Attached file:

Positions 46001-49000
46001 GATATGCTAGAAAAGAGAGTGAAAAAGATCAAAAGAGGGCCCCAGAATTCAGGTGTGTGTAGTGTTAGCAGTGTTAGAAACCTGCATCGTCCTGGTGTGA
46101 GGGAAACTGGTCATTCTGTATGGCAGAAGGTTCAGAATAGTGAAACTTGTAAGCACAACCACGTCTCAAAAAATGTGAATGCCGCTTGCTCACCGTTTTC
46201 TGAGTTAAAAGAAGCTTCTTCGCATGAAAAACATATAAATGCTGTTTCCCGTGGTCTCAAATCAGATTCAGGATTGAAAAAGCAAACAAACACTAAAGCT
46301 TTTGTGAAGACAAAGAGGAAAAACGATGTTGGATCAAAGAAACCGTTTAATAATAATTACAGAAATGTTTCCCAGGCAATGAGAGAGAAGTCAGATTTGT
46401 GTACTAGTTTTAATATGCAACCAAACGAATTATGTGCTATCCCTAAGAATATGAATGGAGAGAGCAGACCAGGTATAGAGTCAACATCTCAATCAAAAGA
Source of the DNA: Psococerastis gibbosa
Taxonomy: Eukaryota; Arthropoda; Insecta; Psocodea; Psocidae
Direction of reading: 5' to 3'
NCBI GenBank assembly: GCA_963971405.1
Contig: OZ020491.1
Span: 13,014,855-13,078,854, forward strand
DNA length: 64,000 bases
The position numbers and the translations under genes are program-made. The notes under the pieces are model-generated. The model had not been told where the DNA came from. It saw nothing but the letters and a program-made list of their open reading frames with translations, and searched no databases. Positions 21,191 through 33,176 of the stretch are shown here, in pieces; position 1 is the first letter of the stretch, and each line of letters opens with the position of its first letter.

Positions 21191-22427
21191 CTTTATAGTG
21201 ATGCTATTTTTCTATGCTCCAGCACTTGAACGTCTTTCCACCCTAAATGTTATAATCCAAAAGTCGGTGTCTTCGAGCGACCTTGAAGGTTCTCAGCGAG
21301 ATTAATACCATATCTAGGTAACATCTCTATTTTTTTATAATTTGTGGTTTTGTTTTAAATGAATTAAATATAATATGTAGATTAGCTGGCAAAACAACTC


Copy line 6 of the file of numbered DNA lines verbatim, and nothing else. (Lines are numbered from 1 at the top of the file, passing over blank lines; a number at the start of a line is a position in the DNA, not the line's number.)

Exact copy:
46401 GTACTAGTTTTAATATGCAACCAAACGAATTATGTGCTATCCCTAAGAATATGAATGGAGAGAGCAGACCAGGTATAGAGTCAACATCTCAATCAAAAGA